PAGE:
Music

Seeland: Tomorrow Today

Ex-Broadcast and Plone members produce reliably nice album of soft-focus synthpop glee.


Seeland

Tomorrow Today

Label: Loaf
US Release Date: 2009-03-08
UK Release Date: 2009-03-08
Amazon
iTunes

Whatever else they have going for them, Seeland have an impeccable pedigree. Named after one of Neu!’s best songs and packing an album cover the BBC might have made in the '70s, Tim Felton and Billy Bainbridge (formerly of Broadcast and Plone, respectively) have the bona fides and references to ensure they at least stick out from anyone else making gently retro, gauzy synth pop. Seeland may lack the bouncily abstract feel of Plone and the weird kick of Broadcast (the band that made the world safe for Ghost Box, for better or worse), but as the opening “Burning Pages” makes clear, they’ve got a firm grip on the kind of soft, smooth propulsion it’s so easy to achieve with synthesizers, and know their way around a chorus to boot. It’s a bit like a kinder, gentler M83, and wholly compelling.

Given Felton’s vocal similarity to the iconoclastic Gruff Rhys, you might almost be disappointed at how un-wacky Seeland are, how their quirk resides on the more subtle side (this is a band that sings the refrain “I know, there’s a fire” on a song titled “Library”, after all). The likes of “Turnaround” and “Goodbye” are straightforwardly sweet and “Call the Incredible” (the incredible being “you”, apparently) verges on self-help. But when they go too far down that mid-tempo road, as on “Colour Dream”, or go too twee on the lovelorn "Captured", Seeland inches towards indie easy listening.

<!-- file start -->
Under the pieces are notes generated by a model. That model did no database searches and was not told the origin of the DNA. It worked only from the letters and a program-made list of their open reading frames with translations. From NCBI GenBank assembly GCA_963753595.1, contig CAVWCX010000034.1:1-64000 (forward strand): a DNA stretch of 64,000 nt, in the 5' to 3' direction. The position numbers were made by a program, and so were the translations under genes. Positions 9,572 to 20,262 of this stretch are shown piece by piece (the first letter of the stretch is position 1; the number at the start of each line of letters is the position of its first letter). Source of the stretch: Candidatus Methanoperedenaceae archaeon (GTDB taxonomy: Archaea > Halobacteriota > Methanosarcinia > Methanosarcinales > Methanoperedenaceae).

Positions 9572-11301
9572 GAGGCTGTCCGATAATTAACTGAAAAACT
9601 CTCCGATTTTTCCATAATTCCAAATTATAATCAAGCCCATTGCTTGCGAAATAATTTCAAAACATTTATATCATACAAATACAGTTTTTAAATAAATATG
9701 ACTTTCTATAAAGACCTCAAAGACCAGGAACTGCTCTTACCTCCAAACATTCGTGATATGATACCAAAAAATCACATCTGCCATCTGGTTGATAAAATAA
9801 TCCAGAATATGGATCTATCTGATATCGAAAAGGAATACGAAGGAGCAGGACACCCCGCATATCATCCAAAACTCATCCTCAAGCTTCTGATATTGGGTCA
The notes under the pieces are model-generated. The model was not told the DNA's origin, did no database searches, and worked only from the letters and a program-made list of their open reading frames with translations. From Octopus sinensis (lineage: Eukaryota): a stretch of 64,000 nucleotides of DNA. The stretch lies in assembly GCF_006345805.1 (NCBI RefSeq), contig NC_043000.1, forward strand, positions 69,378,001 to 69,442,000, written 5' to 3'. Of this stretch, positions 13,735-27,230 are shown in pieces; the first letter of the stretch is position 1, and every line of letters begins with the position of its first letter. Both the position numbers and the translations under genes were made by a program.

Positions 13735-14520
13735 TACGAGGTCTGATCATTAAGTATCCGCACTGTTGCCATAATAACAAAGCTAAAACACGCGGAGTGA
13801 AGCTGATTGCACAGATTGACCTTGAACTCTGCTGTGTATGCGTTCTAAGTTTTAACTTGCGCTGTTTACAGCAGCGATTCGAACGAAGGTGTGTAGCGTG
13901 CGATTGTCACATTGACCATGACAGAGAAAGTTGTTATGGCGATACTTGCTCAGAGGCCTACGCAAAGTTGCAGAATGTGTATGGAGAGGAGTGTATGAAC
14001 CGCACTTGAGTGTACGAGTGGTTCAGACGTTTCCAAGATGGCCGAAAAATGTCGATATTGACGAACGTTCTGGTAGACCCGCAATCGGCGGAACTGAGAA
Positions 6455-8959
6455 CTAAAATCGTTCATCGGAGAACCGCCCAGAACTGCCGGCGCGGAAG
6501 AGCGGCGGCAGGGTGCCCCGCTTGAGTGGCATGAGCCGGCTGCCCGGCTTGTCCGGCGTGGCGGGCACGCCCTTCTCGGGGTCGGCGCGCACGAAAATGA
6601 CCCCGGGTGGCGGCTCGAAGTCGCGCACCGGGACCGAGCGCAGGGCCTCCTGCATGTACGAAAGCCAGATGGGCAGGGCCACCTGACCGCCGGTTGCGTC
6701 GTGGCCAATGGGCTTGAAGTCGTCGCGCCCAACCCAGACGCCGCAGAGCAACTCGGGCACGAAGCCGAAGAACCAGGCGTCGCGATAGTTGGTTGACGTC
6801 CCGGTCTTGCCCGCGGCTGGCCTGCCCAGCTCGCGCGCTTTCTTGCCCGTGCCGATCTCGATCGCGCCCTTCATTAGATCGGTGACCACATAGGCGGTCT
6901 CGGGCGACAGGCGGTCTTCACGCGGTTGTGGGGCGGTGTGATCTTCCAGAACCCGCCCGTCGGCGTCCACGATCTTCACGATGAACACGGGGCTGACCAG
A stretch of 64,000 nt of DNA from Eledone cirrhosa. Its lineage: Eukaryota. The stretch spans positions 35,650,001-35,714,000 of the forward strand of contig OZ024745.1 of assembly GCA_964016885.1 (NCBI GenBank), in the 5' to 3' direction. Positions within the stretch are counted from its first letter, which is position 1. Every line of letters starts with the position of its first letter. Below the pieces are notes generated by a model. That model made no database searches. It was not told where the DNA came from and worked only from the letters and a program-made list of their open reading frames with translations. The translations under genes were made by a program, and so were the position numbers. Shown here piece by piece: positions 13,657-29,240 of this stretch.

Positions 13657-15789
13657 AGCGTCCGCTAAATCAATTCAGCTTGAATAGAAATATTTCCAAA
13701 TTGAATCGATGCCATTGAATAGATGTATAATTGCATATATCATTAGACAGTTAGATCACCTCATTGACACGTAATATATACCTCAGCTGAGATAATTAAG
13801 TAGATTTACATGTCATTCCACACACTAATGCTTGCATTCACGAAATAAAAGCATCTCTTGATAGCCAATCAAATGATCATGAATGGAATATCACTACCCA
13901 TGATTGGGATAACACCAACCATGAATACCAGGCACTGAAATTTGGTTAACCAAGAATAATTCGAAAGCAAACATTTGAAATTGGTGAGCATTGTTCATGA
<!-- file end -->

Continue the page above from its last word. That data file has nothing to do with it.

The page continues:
So it would be easy to damn Seeland for being nothing more than pleasant, but their sound draws equally on everything from Joe Meek to the more narcotized, pop-wise side of Ulrich Schnauss, and it’s hard to fault Felton and Bainbridge for making such a canny, seamless blend of such a wide variety of influences (echoes of everyone from Kraftwerk to Suicide are faintly discernable) so outwardly pleasant and unassumingly catchy. Music like this is never going to be terribly fashionable -- it lacks the sneer and sex of so much of the pop music made in this vein, and certainly those things are missed. But when was the last time you listened to a synth-pop album that was outright comforting?

At it’s best, as on the slightly harder-edged “Static Object” and the sighing loveliness of “Station Sky”, Seeland make their sound and mild temperament work to such a degree that you wish this sort of thing and not the more bracing likes of La Roux was what’s hip right now (although, in truth, one of the things that makes Tomorrow Today so enjoyable is that its soft-heartedness is a rarity). The few tracks where Seeland drop the ball reveal that their sound is dangerously amenable to turning into mere wallpaper, though. If they focus on sticking to the extremes of their pleasant palette Seeland might be on to something, but even if they lapse into beige in the future, they’ve given us at least one solidly enjoyable album of soft-focus glee.

7

From drunken masters to rumbles in the Bronx, Jackie Chan's career is chock full of goofs and kicks. These ten films capture what makes Chan so magnetic.

Jackie Chan got his first film role way back in 1976, when a rival producer hired him for his obvious action prowess. Now, nearly 40 years later, he is more than a household name. He's a brand, a signature star with an equally recognizable onscreen persona. For many, he was their introduction into the world of Hong Kong cinema. For others, he's the goofy guy speaking broken English to Chris Tucker in the Rush Hour films.

From his grasp of physical comedy to his fearlessness in the face of certain death (until recently, Chan performed all of his own stunts) he's a one of a kind talent whose taken his abilities in directions both reasonable (charity work, political reform) and ridiculous (have your heard about his singing career?).